presentations) that explore the complexities of personal, social and/or
religious pilgrimage, and the inculturation of journey-scapes.
Presentations may focus on journey in Indigenous contexts and/or on issues
of place, locality and meaning in the practice of pilgrimage. We are also
interested in a wide range of pilgrimage studies issues from across
interdisciplinary and practical spheres. Proposals of 300-400 words are
invited from all relevant disciplines; these should be submitted by March
15, 2015 to IndigenizingPilgrimage@gmail.com. Please attach a CV as well.
Acceptances will be sent out by April 1, 2015; registration will also be
open by April 1. (Webpage currently under construction: notification to
follow). There will be a nominal registration fee of $20 CAD, as well as an
optional Conference dinner on Saturday night, and a pilgrimage field trip
in Vieux-Montréal on Sunday afternoon, (fees TBA; will be payable on
conference registration website). The possibility of pursuing publication
of an edited volume Indigenizing Pilgrimage will be considered once the
presentation proposals are finalized. In conjunction with this conference,
the Theological Studies Graduate Student Association (TSGSA) at Concordia
will host undergraduate and graduate student paper sessions, performances
and art presentations during the day on May 8. The focus is Pilgrimage:
Sacred Journeys. Papers accepted for presentation will be invited to
publish in an upcoming issue of the Concordia University graduate journal
of theological studies, Word in the World. Should students working in
Pilgrimage Studies be interested in presenting research or art work, they
are invited to contact Robin Stanford of the TSGSA at
submissions.witw@gmail.com.

Communications Coordinator: Cristina Plamadeala Contact:
indigenizing.pilgrimage@gmail.com

Student Conference Coordinator: Robin Stanford Contact:
submissions.witw@gmail.com

Cost: $15.00 FYI: Chapelle website : http://www.marguerite-bourgeoys.com/en/

 

CFP: Journal - Diaspora, Indigenous, and Minority Education

Journal - Diaspora, Indigenous, and Minority Education

Deadline: Ongoing

Diaspora, Indigenous, and Minority Education invites research from a
variety of theoretical and methodological perspectives that emphasize the
centrality of marginal voices and a

peripheral gaze, and which draw attention to the complex interrelations
between political, economic, historical, and social contexts, as well as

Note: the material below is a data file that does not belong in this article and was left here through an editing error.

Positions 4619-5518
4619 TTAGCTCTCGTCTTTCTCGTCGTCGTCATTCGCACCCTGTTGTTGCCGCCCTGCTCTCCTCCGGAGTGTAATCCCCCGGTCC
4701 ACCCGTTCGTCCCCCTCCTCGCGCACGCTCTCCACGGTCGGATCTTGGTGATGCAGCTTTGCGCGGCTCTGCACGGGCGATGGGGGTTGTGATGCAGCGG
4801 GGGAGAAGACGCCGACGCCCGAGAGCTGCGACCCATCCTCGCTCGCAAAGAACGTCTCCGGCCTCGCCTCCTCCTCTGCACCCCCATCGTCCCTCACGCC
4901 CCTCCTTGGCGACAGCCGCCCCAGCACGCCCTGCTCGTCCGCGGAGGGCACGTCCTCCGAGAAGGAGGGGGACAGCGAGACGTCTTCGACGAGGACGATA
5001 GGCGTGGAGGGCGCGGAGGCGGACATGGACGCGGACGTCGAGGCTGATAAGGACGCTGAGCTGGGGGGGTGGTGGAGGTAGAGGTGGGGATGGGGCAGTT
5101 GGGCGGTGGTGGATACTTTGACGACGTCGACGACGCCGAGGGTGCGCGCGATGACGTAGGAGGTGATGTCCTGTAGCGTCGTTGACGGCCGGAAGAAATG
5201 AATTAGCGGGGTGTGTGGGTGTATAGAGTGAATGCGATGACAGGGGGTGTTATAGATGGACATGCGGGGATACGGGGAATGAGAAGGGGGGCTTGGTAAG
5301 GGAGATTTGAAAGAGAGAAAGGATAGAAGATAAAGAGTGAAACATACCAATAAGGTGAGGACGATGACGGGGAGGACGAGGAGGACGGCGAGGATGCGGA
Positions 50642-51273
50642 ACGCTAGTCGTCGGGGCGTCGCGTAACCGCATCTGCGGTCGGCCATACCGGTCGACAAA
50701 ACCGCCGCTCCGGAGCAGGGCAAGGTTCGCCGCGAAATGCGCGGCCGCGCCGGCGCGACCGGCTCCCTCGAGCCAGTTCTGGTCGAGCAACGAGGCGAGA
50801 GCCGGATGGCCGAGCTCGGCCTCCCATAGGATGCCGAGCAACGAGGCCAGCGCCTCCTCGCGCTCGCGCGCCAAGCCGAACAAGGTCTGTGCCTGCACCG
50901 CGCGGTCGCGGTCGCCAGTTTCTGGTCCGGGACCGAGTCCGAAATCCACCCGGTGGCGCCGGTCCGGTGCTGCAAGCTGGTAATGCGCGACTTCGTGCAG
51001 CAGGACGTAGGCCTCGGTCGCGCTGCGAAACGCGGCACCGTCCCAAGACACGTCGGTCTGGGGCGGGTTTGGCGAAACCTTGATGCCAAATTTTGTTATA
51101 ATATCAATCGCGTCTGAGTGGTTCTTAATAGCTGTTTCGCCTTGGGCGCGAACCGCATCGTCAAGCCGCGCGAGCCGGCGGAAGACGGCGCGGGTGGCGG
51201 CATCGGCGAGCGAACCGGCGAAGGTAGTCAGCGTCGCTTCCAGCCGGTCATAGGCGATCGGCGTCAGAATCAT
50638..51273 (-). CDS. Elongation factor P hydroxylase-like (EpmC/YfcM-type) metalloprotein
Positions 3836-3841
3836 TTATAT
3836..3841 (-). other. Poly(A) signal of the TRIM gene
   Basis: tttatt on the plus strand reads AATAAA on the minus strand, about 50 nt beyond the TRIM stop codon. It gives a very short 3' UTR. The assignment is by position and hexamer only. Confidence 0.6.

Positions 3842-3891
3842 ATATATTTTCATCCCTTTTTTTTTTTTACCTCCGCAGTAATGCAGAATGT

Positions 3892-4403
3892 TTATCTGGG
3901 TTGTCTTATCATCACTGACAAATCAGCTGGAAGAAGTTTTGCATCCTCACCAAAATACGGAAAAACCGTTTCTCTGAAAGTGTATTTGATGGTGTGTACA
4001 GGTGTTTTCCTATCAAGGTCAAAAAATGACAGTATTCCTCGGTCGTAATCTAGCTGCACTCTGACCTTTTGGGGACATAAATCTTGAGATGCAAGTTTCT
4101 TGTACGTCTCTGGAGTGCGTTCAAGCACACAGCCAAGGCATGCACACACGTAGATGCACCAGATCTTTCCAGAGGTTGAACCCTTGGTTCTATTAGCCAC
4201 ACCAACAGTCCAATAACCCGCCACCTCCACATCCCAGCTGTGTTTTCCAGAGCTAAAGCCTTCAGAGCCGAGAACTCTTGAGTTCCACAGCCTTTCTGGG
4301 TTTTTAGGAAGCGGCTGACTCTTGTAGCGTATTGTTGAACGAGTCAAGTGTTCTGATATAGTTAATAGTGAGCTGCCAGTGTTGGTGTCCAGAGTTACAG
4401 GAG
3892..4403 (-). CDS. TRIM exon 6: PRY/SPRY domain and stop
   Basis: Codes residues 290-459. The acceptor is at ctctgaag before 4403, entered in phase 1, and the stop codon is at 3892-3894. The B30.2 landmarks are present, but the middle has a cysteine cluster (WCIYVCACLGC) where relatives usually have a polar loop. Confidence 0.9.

the ways in which these various contexts shape educational policies,
practices, curricula, and outcomes.

The journal welcomes articles that ground theoretical reflections in
specific empirical research and case studies of diverse locations and
peoples as yet underrepresented within scholarly research and literature,
as well as action or participatory research studies of exemplary or “best”
practices.

Diaspora, Indigenous, and Minority Education: Studies of Migration,
Integration, Equity, and Cultural Survival (DIME) ­ a quarterly
peer-reviewed journal focused on critical discourse and research in
diaspora, indigenous, and minority education ­ is dedicated to researching
cultural sustainability in a world increasingly consolidating under
national, transnational, and global organizations. It aims to draw
attention to, and learn from, the many initiatives being conducted around
the globe in support of diaspora, indigenous, and minority education, which
might otherwise go unnoticed.

Please visit
http://www.tandfonline.com/action/authorSubmission?journalCode=hdim20&page=instructions#.VOTPvrDF-Ns

for more information about the journal and the submission process.

CFP: Anthropology Southern Africa Annual Conference - Ethnography and Worlds Otherwise, August-September 2015

Anthropology Southern Africa Annual Conference
Ethnography and Worlds Otherwise

For more information:

CFP poster

Symposium on Technological Unemployment and the Future of Work - Congress, Ottawa, June 2015

Symposium on Technological Unemployment and the Future of Work, June 3, 2015
Congress 2015, Ottawa

On June 3, 2015, the Institute for Science, Society and Policy (ISSP, uOttawa), will be hosting a symposium on the Technological Unemployment and the Future of Work at the 84th Congress of the Humanities and Social Sciences at the University of Ottawa.

This half day symposium will address the idea that advances in technology and artificial intelligence may soon allow machines to replace workers in jobs traditionally thought to be unfit for automation such as airline pilot, accountant and professor. The session will explore these themes by unpacking trends in emerging technologies and assessing their potential impact on jobs.

Our keynote speaker will be Dr. Nick Bostrom of Oxford University and Director, Future of Humanity Institute (http://www.fhi.ox.ac.uk/about/staff/). Dr. Bostrom is an expert on the ethics and risks of artificial intelligence and is the author of the recent book Superintelligence: Paths, Dangers, Strategies.

Visit the Congress 2015 event page:

http://congress2015.ca/program/events/unemployment-and-future-work